The administrator must essentially accompany the sales process. To do this, he must document the process, check the market and competition standard, select the best bid and confirm that the selected bid is in the best interests of the creditors, and in particular that it does not achieve a worse value than in a so-called individual liquidation. In the latter case, however, he only has to confirm that there is no obvious violation. The administrator must have the same professional qualifications as an insolvency administrator and can be appointed as insolvency administrator in the subsequent liquidation phase.
With the opening of insolvency proceedings, the sale is completed and approved by the responsible court. Basically, the buyer acquires the company, or the essential parts of the company, debt-free. The unfulfilled contracts required for the continuation of operations are transferred to the purchaser without the need for the consent of the contractual partner. This is a major innovation in the pre-pack regulations compared to the previous regulations in Germany.
There are some favorable regulations for carrying out the pre-pack procedure. This includes that enforcement measures can be prohibited during the preparatory phase, interim financing that is important for the implementation of the procedure is privileged and a so-called credit bid is permissible under certain conditions. Creditors can (partially) offset their outstanding claims against the debtor against the purchase price claim. With receivables from the interim financing, for example, this is possible without restrictions. Persons close to you, such as spouses or shareholders, may also bid in the sales process. However, in order to prevent any “taste” because these people have an information advantage and can therefore place a bid more quickly, certain regulations must be observed to prevent misuse. For example, they must disclose their status as a related party and the other bidders must be given sufficient time to bid.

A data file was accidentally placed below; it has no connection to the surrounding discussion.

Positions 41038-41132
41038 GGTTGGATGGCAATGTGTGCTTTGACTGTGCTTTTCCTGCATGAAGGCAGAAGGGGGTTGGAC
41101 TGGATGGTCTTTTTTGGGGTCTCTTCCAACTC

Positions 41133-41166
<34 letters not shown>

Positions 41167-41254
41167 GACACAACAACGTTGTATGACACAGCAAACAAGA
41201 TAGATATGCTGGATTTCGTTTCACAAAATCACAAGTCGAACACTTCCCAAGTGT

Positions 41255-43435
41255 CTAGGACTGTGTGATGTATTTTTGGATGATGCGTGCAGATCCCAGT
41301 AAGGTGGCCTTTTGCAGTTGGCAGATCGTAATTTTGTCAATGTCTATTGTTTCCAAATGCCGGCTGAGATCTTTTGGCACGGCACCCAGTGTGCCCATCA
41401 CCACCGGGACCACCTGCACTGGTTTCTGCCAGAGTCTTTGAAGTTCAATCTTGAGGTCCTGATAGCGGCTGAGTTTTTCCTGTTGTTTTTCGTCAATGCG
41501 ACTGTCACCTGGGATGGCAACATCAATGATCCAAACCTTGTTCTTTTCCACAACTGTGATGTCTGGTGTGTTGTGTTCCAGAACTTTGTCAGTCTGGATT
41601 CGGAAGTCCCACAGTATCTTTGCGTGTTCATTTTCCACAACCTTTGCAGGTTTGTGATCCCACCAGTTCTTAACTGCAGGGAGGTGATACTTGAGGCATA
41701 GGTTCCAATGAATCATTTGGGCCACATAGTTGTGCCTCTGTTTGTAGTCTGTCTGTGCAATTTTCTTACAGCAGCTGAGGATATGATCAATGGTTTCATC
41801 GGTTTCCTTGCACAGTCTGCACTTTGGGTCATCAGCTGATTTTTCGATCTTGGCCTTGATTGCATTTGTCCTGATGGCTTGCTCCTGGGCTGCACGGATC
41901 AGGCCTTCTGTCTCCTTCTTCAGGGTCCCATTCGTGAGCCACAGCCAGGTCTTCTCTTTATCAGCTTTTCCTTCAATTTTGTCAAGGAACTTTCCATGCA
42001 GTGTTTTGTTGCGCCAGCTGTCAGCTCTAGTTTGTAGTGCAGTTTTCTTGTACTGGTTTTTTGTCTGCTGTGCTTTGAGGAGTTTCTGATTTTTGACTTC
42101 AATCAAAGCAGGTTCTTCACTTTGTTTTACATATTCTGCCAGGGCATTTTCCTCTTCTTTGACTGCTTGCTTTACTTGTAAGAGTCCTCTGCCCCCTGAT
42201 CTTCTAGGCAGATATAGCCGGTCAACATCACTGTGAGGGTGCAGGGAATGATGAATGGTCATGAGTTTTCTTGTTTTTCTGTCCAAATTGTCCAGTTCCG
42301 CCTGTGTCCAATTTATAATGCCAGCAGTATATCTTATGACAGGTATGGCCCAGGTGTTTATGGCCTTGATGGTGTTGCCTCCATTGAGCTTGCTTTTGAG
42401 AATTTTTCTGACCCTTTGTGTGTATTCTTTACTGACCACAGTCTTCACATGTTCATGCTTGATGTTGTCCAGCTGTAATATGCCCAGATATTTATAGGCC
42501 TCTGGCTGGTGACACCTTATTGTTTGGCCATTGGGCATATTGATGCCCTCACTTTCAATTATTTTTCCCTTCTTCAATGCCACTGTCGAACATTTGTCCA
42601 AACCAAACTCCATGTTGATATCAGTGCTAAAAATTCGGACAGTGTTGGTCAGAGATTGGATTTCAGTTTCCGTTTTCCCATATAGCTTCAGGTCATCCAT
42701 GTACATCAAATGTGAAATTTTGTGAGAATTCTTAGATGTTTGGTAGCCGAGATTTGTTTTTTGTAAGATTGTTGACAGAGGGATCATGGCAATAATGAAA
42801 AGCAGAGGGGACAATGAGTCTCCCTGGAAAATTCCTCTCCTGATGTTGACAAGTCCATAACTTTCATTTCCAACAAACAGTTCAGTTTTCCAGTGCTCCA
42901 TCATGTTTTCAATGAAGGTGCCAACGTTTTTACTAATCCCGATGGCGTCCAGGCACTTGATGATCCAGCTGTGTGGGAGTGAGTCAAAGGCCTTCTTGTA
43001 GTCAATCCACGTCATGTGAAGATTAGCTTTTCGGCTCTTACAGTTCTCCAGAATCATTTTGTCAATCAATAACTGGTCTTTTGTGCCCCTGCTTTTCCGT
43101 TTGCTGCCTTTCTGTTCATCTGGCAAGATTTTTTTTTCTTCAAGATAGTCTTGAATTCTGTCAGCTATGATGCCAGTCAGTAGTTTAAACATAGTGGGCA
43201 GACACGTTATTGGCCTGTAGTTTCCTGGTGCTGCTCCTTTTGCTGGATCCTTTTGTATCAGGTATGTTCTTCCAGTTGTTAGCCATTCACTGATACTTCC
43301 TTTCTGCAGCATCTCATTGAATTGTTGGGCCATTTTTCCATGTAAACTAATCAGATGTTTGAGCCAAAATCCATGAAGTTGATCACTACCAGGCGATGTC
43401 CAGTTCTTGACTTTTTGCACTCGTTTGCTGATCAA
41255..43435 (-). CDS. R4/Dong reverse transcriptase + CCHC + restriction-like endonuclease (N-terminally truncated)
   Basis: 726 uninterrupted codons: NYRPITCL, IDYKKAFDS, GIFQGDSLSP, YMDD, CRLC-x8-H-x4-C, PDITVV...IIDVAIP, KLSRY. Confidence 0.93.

On closer inspection, the regulations on the pre-pack procedure can essentially be integrated into the existing structure of German insolvency law, in particular into the preliminary procedure. A separate law will not necessarily be required for this. Some changes in the InsO are of course necessary, such as the transfer of operationally necessary contracts, the regulations on interim financing and the involvement of related parties. Other regulations, such as protection from enforcement, already exist in Section 21 Paragraph 2 No. 5 InsO.
From a German point of view, the draft directive does not contain many substantial innovations. The structure of the pre-pack procedure, which is fundamentally new in German law, has already been created and is actually used with the transferred restructuring. This seems to show that German insolvency law already meets the minimum standard desirable from a European perspective. Of course, the requirements of minimum harmonization also affect the other member states. It remains to be seen how the further legislative procedure will develop and how the member states and other European bodies (Council and European Parliament) will react to the draft. Certainly there will be some changes
For further information, please contact:
Dr. Sven Schelo, Partner, Linklaters